Friday, September 24, 2010

The Comeback of the One-Room schoolhouse


As another summer comes to an end and fall lingers just around the corner, all teachers both at home or in the traditional classroom are faced with the daunting task of going back to school. This year our homeschool like many others had reached a point of growth when I had more than one child needing my attention. And the question I asked myself, as so many others have asked, ‘How can I do this?’
            I spent months during the previous spring reading and researching on the topic, and I kept coming back to the same idea whether from talking to fellow homeschoolers, or reading articles and books on the subject—The One-Room Schoolhouse.
Really there is nothing cutting edge about this idea. It’s as old as American education—next to homeschooling that is. I just had to figure out a way to format my homeschool into the old fashioned one-roomed school house. Over a hundred and fifty years ago, the common method of schooling took place in a one-roomed schoolhouse. President Herbert Hoover, Alan B. Shepherd the first American in space and even Wikipedia co-founder Jimmy Wales were all educated in a one-roomed school house. Obviously, they went on to achieve much. The practice must have its merits.
The main tenant of the one-room school house is to have all your children in one place and educate them all at once. That means you can schedule certain subjects like Bible, History, Science and even handwriting together. Then you schedule other subjects separately but in a way that keeps everyone busy. For instance, my oldest son does math on his own using a DVD system. While he’s busy with that, I teach my younger son phonics and reading. When I’m holding spelling lessons with one, the younger one is looking at a library book on his desk or using the chalkboard to phonetically spell words he’d read that week in his reading book.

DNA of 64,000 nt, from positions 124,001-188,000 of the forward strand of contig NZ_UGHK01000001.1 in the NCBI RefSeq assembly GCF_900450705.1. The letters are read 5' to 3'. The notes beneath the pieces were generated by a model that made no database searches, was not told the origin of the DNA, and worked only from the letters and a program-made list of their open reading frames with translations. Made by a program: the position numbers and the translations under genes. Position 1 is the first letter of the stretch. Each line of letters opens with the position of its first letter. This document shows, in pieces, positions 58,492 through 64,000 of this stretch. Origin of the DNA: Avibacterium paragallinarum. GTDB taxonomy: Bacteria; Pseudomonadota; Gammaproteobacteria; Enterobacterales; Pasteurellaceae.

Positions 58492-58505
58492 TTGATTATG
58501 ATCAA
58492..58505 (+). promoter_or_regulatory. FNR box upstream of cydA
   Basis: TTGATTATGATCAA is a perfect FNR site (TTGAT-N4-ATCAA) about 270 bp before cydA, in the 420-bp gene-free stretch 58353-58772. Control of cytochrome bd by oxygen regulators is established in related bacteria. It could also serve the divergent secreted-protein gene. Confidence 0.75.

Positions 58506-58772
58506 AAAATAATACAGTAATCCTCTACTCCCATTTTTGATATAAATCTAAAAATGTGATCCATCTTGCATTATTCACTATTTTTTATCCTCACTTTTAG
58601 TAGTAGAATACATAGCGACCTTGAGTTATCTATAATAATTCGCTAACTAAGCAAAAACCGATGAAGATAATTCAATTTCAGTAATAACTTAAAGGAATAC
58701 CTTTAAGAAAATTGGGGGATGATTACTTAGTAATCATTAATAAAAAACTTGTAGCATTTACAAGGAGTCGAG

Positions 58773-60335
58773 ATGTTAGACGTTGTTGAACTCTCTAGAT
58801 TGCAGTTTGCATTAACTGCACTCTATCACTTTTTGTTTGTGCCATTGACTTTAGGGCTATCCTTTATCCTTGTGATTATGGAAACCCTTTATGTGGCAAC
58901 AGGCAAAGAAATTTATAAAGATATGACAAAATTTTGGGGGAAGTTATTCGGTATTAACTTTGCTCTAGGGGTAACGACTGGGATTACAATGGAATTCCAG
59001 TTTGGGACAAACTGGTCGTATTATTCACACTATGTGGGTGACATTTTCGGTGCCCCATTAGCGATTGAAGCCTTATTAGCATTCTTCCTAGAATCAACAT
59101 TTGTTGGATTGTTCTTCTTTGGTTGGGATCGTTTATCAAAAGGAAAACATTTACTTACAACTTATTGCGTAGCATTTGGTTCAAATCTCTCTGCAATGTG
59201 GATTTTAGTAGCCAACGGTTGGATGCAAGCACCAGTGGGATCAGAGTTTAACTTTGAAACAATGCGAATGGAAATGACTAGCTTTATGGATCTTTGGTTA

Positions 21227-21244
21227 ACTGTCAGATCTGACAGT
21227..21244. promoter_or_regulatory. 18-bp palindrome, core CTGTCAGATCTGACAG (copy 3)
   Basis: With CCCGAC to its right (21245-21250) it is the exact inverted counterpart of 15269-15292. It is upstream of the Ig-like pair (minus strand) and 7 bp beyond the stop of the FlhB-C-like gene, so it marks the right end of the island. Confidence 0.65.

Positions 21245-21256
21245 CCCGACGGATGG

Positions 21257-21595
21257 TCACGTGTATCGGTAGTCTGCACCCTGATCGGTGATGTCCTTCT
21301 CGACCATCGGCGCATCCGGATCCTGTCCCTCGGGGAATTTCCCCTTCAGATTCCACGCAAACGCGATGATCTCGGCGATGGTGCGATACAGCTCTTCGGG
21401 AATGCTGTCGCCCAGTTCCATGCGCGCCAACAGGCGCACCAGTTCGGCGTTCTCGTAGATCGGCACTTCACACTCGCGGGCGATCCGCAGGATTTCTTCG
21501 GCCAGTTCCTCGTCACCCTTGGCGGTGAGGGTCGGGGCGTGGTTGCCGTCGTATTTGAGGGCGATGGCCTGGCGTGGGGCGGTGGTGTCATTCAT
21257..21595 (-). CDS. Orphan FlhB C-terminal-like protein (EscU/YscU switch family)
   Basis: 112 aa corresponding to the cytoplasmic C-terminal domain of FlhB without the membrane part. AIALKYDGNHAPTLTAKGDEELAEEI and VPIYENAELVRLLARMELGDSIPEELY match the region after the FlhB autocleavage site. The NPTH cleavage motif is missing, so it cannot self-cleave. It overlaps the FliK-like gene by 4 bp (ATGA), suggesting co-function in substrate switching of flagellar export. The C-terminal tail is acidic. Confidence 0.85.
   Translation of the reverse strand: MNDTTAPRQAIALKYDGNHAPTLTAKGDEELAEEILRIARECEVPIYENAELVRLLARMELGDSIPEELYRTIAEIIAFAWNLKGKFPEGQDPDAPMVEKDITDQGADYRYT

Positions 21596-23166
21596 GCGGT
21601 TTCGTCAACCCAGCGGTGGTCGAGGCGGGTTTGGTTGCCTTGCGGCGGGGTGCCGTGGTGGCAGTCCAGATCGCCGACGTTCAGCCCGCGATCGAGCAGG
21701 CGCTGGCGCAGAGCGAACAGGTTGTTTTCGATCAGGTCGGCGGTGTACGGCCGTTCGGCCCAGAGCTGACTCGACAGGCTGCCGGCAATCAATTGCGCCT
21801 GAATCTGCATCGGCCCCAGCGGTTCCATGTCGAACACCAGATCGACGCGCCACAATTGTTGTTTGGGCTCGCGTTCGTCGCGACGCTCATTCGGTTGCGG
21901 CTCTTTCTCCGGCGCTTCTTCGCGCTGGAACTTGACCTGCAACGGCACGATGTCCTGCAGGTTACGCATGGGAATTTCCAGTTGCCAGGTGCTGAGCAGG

For me, the main problem with teaching two children simultaneously is that my sons are six years apart. How do you teach a first grader at the same time as a seventh grader? The answer—careful planning. Luckily for me, middle school is my forte. I taught it for several years before deciding to stay home and homeschool my own kids. Six years later, here I am teaching my own son those same history lessons.
Many homeschooling families have come up against this dilemma—how do I homeschool multiple children?  In fact, most of the families I’ve interacted with have three, six, nine children at home. What many of them end up doing is combining subjects and grades as much as they can and just adjusting the work for each level. They have older ones working with the younger ones. This not only frees you up to work with other children, but it also ensures that your older child really does understand the information as well as instructs your younger child. It’s a win-win.
If you’ve found that you are running around the house from child to child and are exhausted at the end of the day, the kids hate school and are working far too many hours the answer might be to set up your own one-roomed school house. In the end I found my kids loved it, I loved it and God is blessing our school.

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